Jack and Jeanette’s fostering journey started in 1989 when they looked after the daughter of Jeanette’s best friend, who at the time was experiencing issues. They did this as a ‘family and friends carer’ for one year in order to preserve the girl’s schooling.
Throughout their careers, they had extensive experience of working directly with children and young people. For 15 years, they ran a stage school in Surrey for ages 4-16 years – though many didn’t leave until the age of 19.
Eventually, Jack and Jeanette decided it was time to retire from the stage school. They genuinely thought they would be happy to retire but soon realised that they missed looking after children, so much so, they applied to be foster carers. In March 2020, they were approved as parent and child foster carers with Foster Wales Swansea.
Jack and Jeanette discuss what it was like to be approved during respite, what it’s like being a parent and child foster carer, the importance of support, and what people should do if they are interested in fostering.
“we have never looked back”
Jeanette: “We were approved as foster carers for our local authority in March 2020. I was 66 and Jack was 79. We decided to be parent and child foster carers as we were interested in helping parents to look after their child safely and equip them with the parenting skills they needed to live independently in the community. I have to say, whilst there has been a lot of learning and challenges, we have never looked back since, we genuinely love it.”
Jeanette: “My first respite placement was in Bristol Hospital for four nights. I needed to stay in the hospital by a baby’s bedside. I was very grateful to one of the nurses there as they gave me an understanding of what to do. Invaluably, I was linked to another foster carer who I spoke to whilst at the hospital. It taught me a lot, especially as she was too a parent and child foster carer.”
support is key
Jack: “Being approved just before Covid was difficult. All interaction and meetings were online. There weren’t any face-to-face support groups or coffee mornings so we weren’t able to meet up with other foster carers in person. However, having another foster carer to talk to was invaluable for us.”
the rewards are plentiful
Jeanette: Whilst it was difficult being approved as foster carers just before Covid, the rewards are plentiful. As parent and child carers, we really enjoy seeing a mum or dad (or both) progress and manage to take their little one home to live independently. Every placement teaches you something else that will help you with future placements.”
Jack: “The rewards for us have been the contacts we have made and the positive experiences that the parents get from being in a parent and child placement with us. We feel like a mentor to the mum or dad, as there is so much for them to learn in order for them to be able to live with their baby in the community. Naturally, the baby is the most important person, but the parent/s need to learn how to deal with things and give their baby the happiest, kindest life as well as know how to correctly feed and change their child, how to clean, cook and also budget. This probably seems very practical and easy to other people but these parents haven’t done these things before, and it is all unfamiliar territory.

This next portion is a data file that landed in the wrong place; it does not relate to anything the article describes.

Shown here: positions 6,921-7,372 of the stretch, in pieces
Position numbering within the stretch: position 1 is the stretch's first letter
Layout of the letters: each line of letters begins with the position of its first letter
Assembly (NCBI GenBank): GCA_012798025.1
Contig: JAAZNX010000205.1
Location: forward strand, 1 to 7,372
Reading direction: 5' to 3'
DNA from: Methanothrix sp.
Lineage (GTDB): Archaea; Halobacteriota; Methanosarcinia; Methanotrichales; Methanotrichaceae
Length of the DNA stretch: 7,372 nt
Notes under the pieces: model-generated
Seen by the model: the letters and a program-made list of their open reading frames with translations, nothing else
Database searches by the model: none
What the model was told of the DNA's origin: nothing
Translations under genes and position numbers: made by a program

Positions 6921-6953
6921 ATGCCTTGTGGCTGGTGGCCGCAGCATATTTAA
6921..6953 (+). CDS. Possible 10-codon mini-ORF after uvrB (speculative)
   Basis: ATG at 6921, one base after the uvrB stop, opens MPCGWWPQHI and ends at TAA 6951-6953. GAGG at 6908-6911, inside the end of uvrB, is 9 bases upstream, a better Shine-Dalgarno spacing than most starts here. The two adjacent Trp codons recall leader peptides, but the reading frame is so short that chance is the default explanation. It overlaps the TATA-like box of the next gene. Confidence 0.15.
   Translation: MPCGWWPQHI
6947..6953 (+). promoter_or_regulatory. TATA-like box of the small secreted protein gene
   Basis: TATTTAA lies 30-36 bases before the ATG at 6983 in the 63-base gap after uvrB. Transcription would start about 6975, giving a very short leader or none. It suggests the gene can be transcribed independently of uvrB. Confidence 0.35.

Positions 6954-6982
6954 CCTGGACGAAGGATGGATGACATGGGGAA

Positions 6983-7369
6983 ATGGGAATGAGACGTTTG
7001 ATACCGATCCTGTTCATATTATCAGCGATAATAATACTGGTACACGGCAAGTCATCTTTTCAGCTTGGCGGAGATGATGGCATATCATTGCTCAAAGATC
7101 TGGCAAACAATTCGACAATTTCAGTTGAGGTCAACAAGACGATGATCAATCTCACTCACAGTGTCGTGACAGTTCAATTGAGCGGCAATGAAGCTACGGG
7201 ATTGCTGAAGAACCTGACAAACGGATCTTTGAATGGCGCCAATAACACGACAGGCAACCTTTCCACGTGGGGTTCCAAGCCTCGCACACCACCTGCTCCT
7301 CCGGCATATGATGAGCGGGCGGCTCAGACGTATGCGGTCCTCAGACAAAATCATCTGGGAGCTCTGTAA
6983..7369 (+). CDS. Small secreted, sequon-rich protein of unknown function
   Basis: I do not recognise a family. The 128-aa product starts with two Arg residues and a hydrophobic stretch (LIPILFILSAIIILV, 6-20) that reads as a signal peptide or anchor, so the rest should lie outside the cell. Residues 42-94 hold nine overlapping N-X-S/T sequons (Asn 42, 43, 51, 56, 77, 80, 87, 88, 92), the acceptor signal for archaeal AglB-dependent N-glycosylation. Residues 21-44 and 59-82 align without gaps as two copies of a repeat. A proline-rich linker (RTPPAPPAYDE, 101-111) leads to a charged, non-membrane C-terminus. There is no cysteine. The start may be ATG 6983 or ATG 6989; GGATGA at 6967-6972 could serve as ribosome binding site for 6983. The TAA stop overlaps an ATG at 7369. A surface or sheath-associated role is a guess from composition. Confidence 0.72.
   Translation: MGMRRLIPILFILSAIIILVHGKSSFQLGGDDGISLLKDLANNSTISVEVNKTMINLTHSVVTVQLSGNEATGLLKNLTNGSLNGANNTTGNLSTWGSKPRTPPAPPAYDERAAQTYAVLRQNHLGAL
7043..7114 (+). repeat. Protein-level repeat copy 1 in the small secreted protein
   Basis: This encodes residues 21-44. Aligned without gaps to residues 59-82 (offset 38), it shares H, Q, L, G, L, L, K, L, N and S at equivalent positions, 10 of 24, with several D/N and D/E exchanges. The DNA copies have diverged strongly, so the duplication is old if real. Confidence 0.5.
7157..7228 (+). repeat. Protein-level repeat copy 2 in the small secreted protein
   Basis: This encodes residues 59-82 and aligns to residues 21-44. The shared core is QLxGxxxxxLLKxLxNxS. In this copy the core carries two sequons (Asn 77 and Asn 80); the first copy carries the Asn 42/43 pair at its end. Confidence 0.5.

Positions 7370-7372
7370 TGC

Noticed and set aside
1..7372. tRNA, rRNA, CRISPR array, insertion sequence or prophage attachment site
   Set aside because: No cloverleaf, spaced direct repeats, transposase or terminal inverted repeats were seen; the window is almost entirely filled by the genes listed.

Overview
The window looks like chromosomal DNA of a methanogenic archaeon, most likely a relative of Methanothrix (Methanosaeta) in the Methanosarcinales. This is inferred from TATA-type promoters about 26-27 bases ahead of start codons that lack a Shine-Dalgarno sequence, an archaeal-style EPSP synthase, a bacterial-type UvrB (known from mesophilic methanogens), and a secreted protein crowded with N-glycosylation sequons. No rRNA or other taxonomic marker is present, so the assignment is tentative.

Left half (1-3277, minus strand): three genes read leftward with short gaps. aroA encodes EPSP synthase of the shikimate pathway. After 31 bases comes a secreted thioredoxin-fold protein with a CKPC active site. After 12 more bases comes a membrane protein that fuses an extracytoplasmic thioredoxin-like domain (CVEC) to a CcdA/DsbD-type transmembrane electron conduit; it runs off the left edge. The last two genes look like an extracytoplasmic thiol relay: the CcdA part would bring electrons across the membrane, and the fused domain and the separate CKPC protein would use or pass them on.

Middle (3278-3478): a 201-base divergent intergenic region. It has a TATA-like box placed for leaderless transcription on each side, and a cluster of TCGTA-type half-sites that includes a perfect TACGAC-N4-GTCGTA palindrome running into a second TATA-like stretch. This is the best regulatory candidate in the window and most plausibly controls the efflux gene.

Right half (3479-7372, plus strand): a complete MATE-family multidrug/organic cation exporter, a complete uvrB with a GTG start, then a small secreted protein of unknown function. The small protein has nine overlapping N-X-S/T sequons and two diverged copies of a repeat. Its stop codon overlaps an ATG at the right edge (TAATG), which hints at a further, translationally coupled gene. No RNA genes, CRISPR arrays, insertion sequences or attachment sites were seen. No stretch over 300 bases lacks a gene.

Jeanette: “Some parents take longer than others to understand and learn what they need to do, but in all fairness, we learn just as much from them sometimes in terms of understanding what they are going through. Some might have ADHD, OCD, autism or learning difficulties. Gaining an understanding from them and professionals, helps us to give the parents better support, care and guidance.”
You can find more information about the support and rewards here.
there can be challenges
Jeanette: “Naturally there are challenges to being a foster carer. There can be sleepless nights as the baby has to sleep in our bedroom initially. There are daily reports to complete as these are used by social workers and the courts to assess whether the parent can safely look after their children independently once the placement ends. You also need to learn how to help the different placements succeed.”
Jack: “Unfortunately, parent and child placements don’t always succeed and sometimes the decision is made for the baby and parent to separate. This was hard for us initially but now we appreciate why those decision are sometimes made. It’s all about the safety of the baby.”
considering fostering? attend an information event
Jack: “If you are considering fostering, go along to one of the information session where you can talk to other foster carers. It will help you to think about what would fit in with you and your family.”
Jeanette: “There are so many different ways to foster, to suit all personal circumstances, so attending these information events are the best way to help you decide whether it’s for you and what type of fostering is best for you. Also talk to the Foster Wales Swansea Team as we found that really helpful too.”
Jack: “Fostering for your local council is the best way to foster, we’re not vacant for long.”
To find out when the next information event is, click here.
get in touch
If you can open your door to a local child or young person and offer them a safe and loving home, then please get in touch for more information or to make an enquiry